VS.

//dispensationalism is unique in teaching that the Church is a provisional dispensation, until the Jews finally recognize Jesus as their promised Messiah during the trials that dispensationalists envision coming upon the Jews in the Great Tribulation//

Not that I am in full agreement with the dispensational doctrine, but the first statement you made is certainly a FAR cry from the second.

Wouldn't you say?

All_I_Can_Stands said...

Sorry if this gets too religious. I only comment along these lines when the topic comes up.

The Great Tribulation is not limited to the Jews, but will happen to all on earth. It is during this time that Revelation states the Jews will finally recognize Jesus as Messiah.

If you look at other books in the Bible you will see that at this time all the nations of the earth gather together to destroy Israel. At that time the Second Coming occurs and Israel is protected.

It only gets better from there, but I have said enough.

ms. miami said...

and what is supposed to happen, in this scenario, to those jews (or other non-christians) who do not convert at this point?

ms. miami said...

in any case, the idea is that jews should no longer be jews- seems a rather anti-semitic stance to me...

(btw-it's unfortunate that anti-semitism is the common phrase since muslim arabs are also semitic.)

superfrenchie said...

AICS: //The Great Tribulation is not limited to the Jews, but will happen to all on earth. //

I've already packed! I'm so scared... ;)))))

If that is not enough to figure out how stupid all those religions can be, I don't know what is!

Anonymous said...

"Many were angry that DeGaulle kicked American forces out of the country )"
Hmmm...? Could you please provide details about that one please? In my books the war debts France owed to the US were estinguished by the end of the 50', Général de Gaulle insisting then that it be repaid to the very last interest cent.
He asked the American forces to leave France in 1965 if my memory served me well, that is about 6 or 7 years after complete reimbursement of the war debt.

Flocon

LASunsett said...

Ms Miami,

//and what is supposed to happen, in this scenario, to those jews (or other non-christians) who do not convert at this point?//

There is just so deep, I wish to go into this kind of religious discussion. If I ever start a theological blog, I could conceivably address this (or not, I really do not know).

But I will say this:

1. My beliefs on this differ quite a bit from mainstream Christianity and that certainly includes Falwell.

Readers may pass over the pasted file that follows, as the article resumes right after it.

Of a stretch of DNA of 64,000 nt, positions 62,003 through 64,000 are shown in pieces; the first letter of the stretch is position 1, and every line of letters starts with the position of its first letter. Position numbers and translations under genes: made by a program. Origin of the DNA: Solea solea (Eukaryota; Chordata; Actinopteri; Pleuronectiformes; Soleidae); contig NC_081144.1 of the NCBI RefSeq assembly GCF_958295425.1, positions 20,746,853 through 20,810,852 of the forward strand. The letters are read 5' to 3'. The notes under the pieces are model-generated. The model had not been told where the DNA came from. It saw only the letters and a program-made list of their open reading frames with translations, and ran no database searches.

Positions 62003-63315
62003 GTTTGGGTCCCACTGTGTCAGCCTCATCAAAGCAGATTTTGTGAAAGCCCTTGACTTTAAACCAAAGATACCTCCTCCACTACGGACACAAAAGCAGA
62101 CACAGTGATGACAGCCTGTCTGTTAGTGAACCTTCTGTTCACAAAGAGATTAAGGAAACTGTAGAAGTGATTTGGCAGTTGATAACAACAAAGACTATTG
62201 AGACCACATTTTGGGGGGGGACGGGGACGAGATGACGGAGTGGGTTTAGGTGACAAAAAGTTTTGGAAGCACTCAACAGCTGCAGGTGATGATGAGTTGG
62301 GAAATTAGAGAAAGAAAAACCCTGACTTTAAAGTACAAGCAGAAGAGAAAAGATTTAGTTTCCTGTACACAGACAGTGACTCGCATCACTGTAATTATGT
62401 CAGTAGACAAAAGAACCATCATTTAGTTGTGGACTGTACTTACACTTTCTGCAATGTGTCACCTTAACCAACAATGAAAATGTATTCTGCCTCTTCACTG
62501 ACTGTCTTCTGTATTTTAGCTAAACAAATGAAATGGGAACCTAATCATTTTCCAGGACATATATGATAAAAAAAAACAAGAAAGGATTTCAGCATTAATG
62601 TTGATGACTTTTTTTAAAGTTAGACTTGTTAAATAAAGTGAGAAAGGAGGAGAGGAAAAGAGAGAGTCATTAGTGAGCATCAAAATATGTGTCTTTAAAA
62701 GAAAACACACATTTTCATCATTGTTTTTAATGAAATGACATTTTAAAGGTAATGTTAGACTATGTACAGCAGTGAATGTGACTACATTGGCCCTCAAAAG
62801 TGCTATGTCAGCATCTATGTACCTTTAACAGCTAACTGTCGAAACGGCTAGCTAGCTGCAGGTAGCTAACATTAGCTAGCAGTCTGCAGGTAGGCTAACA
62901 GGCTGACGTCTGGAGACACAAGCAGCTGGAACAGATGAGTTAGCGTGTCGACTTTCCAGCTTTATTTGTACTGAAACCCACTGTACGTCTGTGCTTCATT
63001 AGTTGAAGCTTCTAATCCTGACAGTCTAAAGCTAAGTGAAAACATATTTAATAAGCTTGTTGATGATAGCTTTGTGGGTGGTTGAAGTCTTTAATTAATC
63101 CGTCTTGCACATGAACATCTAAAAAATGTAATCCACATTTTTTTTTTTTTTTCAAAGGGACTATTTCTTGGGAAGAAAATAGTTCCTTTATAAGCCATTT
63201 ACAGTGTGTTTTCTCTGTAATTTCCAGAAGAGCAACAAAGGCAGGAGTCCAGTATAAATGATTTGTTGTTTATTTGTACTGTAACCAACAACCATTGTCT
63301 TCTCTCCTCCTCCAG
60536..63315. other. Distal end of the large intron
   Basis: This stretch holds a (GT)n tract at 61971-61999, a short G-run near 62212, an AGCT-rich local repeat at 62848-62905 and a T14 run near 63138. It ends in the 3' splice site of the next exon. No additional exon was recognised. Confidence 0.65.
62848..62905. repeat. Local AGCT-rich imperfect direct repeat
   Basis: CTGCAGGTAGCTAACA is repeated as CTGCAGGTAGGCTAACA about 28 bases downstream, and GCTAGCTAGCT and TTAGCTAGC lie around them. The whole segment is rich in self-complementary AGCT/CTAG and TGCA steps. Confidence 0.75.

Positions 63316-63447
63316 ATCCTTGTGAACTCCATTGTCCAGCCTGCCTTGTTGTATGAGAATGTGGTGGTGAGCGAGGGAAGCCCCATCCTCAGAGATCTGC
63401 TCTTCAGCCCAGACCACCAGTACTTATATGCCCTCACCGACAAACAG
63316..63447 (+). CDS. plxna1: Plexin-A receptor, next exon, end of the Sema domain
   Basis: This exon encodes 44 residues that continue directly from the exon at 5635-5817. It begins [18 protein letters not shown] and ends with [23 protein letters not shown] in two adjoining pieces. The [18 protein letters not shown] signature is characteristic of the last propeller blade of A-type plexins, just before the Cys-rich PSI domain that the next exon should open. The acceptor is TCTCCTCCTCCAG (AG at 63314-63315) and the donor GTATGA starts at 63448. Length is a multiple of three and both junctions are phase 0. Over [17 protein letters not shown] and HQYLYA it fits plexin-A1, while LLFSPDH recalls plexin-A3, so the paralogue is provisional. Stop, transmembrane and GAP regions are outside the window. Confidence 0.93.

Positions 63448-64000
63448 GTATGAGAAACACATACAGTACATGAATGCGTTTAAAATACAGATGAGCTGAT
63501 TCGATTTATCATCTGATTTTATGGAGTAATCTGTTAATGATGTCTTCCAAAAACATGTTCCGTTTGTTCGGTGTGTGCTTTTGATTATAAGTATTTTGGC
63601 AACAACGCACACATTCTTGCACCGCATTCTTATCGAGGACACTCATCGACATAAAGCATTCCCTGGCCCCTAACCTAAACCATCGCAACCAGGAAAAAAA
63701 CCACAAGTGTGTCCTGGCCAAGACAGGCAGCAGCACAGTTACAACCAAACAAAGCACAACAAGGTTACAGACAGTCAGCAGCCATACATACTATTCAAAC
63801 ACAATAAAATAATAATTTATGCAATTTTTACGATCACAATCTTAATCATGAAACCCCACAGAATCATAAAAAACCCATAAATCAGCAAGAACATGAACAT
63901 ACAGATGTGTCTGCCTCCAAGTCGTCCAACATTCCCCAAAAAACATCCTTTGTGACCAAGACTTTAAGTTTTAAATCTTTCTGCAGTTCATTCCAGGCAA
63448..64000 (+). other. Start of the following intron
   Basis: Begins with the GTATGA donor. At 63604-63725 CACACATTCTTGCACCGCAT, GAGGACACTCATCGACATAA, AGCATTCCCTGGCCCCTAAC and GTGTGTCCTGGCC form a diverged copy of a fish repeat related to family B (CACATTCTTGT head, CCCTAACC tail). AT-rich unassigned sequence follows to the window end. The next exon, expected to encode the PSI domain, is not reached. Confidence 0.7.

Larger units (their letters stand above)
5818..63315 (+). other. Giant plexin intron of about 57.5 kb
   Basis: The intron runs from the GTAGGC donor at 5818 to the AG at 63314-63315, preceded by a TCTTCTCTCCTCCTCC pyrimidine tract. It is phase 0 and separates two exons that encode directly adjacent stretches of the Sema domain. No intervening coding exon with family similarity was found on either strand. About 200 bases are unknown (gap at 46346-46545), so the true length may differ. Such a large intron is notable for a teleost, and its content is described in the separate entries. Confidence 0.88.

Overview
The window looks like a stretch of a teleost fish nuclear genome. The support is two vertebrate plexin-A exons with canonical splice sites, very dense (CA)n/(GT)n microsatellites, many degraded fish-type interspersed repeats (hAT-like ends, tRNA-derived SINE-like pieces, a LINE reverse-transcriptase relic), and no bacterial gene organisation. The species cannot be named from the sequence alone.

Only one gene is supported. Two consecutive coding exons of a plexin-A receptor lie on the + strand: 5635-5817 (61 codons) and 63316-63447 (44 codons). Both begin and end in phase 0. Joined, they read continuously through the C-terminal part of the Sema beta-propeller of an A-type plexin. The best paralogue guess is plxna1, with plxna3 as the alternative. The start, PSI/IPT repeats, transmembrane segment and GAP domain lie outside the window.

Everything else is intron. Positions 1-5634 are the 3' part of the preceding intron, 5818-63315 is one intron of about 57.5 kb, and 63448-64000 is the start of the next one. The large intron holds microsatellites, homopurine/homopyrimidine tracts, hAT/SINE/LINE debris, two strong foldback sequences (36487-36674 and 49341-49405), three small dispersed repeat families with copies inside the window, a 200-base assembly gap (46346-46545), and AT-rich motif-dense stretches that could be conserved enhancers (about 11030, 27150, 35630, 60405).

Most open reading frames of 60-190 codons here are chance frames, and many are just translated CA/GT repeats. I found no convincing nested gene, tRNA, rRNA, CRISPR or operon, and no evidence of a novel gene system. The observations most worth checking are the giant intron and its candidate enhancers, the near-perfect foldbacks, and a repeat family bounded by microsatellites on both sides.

2. It does not include the annihilation of Jews.

3. This is a much more complex topic that I could ever explain, in a few paragraphs. I cannot explain in a few seconds, on what has taken years to learn.


//it's unfortunate that anti-semitism is the common phrase since muslim arabs are also semitic//

I don't know if I would say it's unfortunate, but you are right in pointing out that is a gross misnomer. However, that's the functional term used, so we are stuck with it, until something else comes around.

ms. miami said...

My beliefs on this differ quite a bit from mainstream Christianity and that certainly includes Falwell.

lasunsett- fair enough.

i grew up in the south, so i can tell you that falwell & others with similar views have quite a following. (in fact, i grew up in an area where people are not just anti-jewish, but even anti-catholic..pretty much anti-anyone who doesn't totally agree with them)

my point, which i hope was relatively clear, was that a lot (not all) of american christian support of israel is not based on any sort of love and respect for the jewish people. so, if we want to start labeling people as anti-semites...

LASunsett said...

Flocon,

I keep waiting for someone else to chime in with a source for your claim that Franc paid its war debt.

I do not remember reading that France paid its war debt in full. I have a ton of books, none of them say that. Do you have a source? If you do, please post a link or a book title and I will be glad to take a look at it.

Anonymous said...

LA.

Affirmanti incumbit probatio...

You make a claim that France didn't pay her war debt without the faintest shadow of evidence and now you ask me to show evidence of the contrary...
I do not remember reading that France didn't pay its war debt in full. I have a ton of books, none of them say that. Do you have a source? If you do, please post a link or a book title and I will be glad to take a look at it.

"Affirmanti non neganti incumbit probatio": The burden of proof is upon him who affirms, not upon him who denies.

What am I to do with my first idea that your blog was a serious one if I stumble upon tricks as old as the world?

- There are little green men on Venus with 15 fingers on each of their 46 hands. If you have a source that shows evidence of the contrary I'll be glad to take a look at it...